There is no debate about cloud in general and AWS in particular without hearing that development and testing are complicated because your application is coupled with the services it uses. Even though this is something true, it is not such a big deal. There are more approaches to solve this, each having its pros and cons:
- create a development environment for dev team. If this has the advantage of replicating perfectly the production environment, it comes with an extra cost plus, for some services makes the development/debugging more complicated: imagine that you share an SQS queue with your colleague and when you send a message, it messes up his application. Creating a stack for each developer is not a scalable solution and developers are not the most organized beings in the world, leaving behind plenty of unused resources, but consuming money.
- Use service mocks. A while ago we discussed about DynamoDB Local, but plenty of similar frameworks exists for the most popular AWS services. This approach comes with zero cost, but with the trouble of managing a new dependency and, if you are not lucky or you need advanced features, you can notice it’s not supported.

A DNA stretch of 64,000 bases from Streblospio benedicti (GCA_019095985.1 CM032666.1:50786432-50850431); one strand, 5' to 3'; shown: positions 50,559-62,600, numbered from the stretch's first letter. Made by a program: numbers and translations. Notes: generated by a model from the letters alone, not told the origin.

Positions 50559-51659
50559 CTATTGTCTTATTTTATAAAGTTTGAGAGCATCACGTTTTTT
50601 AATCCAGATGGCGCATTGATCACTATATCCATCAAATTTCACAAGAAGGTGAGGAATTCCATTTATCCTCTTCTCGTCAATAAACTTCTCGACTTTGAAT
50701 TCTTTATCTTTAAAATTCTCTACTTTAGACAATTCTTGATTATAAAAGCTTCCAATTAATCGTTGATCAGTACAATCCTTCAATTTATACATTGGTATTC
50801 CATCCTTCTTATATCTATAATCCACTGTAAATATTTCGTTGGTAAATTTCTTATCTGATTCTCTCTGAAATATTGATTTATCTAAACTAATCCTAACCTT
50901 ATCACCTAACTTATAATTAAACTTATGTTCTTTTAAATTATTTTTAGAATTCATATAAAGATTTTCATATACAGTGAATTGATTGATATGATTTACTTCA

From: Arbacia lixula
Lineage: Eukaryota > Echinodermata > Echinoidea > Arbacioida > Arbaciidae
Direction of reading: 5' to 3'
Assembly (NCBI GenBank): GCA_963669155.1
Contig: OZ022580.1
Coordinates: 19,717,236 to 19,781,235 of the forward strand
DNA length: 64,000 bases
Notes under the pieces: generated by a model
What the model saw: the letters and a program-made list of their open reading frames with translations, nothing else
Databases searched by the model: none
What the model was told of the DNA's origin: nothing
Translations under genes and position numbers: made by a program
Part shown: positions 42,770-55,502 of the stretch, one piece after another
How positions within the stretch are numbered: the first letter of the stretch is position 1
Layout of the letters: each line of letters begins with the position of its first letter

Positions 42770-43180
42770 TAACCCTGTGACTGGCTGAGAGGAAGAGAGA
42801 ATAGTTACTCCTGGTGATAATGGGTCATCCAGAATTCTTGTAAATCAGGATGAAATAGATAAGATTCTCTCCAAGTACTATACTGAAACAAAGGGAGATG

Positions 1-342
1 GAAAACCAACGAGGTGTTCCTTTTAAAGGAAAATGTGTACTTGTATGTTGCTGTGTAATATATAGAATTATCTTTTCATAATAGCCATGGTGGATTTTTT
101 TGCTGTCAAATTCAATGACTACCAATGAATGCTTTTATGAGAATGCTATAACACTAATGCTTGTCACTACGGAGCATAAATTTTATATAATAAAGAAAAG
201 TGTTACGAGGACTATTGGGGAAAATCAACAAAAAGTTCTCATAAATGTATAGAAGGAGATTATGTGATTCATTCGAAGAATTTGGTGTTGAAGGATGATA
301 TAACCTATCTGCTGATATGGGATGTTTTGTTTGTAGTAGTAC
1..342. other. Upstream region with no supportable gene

We spent some time investigating several solutions and one was quite interesting for us: localstack. This framework was originally developed by Atlassian and now it seems to be supported by the community.
Why we loved it so much:
- almost all popular services are supported
- it can run as a separate application and not as a library in our application, so less dependencies to maintain
- support for Java is quite good, even integration with JUnit 5 being offered
- it supports AWS CLI
- specifically for S3 we tested many frameworks, but we weren’t able to find one that supports bucket versioning. Localstack does that.
Just to mention the minuses:
- installation on Mac is not so trivial as it described in the documentation, but if you struggle a little, we are sure you win. If we manage, anyone does. 🙂
- the “console” provided is a joke, but you can handle the resources by using AWS CLI and /or the SDK. Actually, the CLI usage is very simple, you just have to use the local endpoint:
aws --endpoint-url=http://localhost:4572 s3 mb s3://my-bucket
We encourage you to test this framework. If you notice any issue or if you have experience with other frameworks that emulates AWS services, share it with the entire community!